DBLTX allocates 23% of assets to non-agency residential mortgage-backed securities. Also commonly known as "private label" residential mortgage-backed securities, these bonds are issued by private firms like Citigroup, Inc. (NYSE: C), Wells Fargo & Co. (NYSE: WFC) and JPMorgan Chase & Co. (NYSE: JPM), among many others. They're riskier because there's no guarantee the government will cover the interest and principal for issuers who go bust due to widespread mortgage defaults.

 

Mortgage-backed securities issued by Fannie Mae and Freddie Mac aren't formally guaranteed either, but they're still considered safer because there's an implied guarantee. That is, the bond market believes the government will always bail them out in an emergency, as it did after the 2008 financial crisis.

 

Since there's no government backing, private label residential mortgage-backed securities tend to have somewhat higher coupons than agency issues. They've also enhanced fund performance simply by being much scarcer, mainly because far fewer private label offerings have occurred since the financial crisis.

 

Indeed, the market for these bonds is still shrinking, helping to boost the value of the ones that are available -- even when other credit-sensitive assets decline, according to DoubleLine.

 

To help limit default risk, DBLTX heavily stresses investment-grade debt, which makes up 75% assets and typically carries a triple-A rating. Moreover, the fund is 11% in cash, and its overall level of interest rate sensitivity is nearly 50% less than the broader bond market.

 

A 5% allocation to U.S. Treasurys should benefit returns if Gundlach is correct in predicting further declines in yields in 2015, a scenario that would mean yet another year of solid gains for Treasurys.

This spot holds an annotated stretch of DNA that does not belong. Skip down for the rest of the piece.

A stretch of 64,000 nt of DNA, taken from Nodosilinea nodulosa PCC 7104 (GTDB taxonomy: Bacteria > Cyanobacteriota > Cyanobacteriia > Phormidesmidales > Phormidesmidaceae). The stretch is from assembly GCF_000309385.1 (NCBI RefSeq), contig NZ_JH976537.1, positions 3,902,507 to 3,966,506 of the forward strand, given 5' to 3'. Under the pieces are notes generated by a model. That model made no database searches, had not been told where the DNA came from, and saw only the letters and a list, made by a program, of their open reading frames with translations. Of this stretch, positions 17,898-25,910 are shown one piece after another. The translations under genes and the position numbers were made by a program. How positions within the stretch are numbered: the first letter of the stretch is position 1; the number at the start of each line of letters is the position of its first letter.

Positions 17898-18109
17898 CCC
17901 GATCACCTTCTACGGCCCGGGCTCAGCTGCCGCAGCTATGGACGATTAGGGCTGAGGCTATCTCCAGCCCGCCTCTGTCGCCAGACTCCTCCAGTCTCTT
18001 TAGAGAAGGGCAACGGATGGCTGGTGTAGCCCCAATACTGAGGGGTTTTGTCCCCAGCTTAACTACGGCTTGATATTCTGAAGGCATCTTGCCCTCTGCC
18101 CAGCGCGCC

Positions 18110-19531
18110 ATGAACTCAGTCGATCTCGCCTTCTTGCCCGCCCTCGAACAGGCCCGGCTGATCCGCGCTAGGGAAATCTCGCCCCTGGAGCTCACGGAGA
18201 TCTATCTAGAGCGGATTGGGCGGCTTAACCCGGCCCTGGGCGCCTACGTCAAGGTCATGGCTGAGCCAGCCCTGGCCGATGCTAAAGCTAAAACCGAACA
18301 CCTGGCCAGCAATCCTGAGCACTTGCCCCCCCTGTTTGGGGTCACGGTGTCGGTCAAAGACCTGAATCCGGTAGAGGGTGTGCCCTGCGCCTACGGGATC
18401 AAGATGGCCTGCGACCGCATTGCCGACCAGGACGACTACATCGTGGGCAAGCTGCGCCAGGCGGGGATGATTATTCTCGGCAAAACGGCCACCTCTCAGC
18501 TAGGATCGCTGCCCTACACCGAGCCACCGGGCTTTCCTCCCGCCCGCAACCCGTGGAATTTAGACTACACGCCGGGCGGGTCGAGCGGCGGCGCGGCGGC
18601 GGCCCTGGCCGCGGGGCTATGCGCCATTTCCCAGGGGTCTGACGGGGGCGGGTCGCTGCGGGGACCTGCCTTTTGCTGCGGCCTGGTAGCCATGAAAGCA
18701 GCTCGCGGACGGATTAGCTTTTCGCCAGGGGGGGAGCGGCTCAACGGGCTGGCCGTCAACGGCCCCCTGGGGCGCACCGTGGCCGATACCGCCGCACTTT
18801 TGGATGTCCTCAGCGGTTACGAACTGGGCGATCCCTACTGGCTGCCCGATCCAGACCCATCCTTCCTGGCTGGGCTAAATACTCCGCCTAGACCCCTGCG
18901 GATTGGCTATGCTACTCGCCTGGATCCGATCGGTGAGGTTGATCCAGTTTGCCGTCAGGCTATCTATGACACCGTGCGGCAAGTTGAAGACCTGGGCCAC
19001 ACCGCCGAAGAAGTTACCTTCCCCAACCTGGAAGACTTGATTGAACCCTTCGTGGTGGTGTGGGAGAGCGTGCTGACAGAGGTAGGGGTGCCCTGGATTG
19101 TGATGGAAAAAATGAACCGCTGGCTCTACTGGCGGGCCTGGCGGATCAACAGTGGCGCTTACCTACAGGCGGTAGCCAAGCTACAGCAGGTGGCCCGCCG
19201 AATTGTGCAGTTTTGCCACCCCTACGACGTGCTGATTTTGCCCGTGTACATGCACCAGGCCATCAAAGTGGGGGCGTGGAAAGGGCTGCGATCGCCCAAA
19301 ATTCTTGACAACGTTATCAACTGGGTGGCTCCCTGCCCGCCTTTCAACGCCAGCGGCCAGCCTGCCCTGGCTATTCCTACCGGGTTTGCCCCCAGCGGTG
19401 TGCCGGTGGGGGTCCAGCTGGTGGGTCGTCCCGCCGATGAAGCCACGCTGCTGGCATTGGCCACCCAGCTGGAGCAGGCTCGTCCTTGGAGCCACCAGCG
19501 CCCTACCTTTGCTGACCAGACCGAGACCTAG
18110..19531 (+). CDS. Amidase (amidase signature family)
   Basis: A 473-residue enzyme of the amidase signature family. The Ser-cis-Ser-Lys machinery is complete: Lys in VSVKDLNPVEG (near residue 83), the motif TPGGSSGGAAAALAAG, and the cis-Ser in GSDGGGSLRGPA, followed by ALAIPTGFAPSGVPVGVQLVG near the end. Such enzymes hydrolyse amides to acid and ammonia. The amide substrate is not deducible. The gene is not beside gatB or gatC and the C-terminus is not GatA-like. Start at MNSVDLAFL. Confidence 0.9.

Risks To Consider: DBLTX doesn't take excessive credit risk, but it does hold about three times the concentration of mortgage-backed securities as the typical intermediate-term bond fund. Such a bold bet could backfire if there was another major housing downturn.

 

Action To Take -- > Jeffrey Gundlach's approach to the bond market is unconventional, but it's well worth considering -- especially now that the United States is finally starting to see substantial wage growth. Higher wages should further stimulate the housing market, which is DBLXT's main focus.

 

Although the minimum initial investment of $100,000 for regular taxable accounts could be a deterrent, you can get started in an IRA for $5,000. There's also an N share class with initial minimums of $2,000 and $500, respectively, for regular accounts and IRAs. However, N shares have a somewhat higher expense ratio of 0.7%, versus 0.4% for the I shares, as well as a 0.25% 12-b-1 fee.

 

Another alternative to the bond market is to invest in reliable dividend payers. In fact, my colleague Nathan Slaughter just released a new report that details how I'm locking in a paycheck of $16,200 for every $100,000 I invest... and our dividends keep growing... sometimes overtaking our original stock price. Invest like this and it just might change the way you think about investing forever. To access the report, click here.

 

Tim Begany does not personally hold positions in any securities mentioned in this article.
StreetAuthority LLC does not hold positions in any securities mentioned in this article.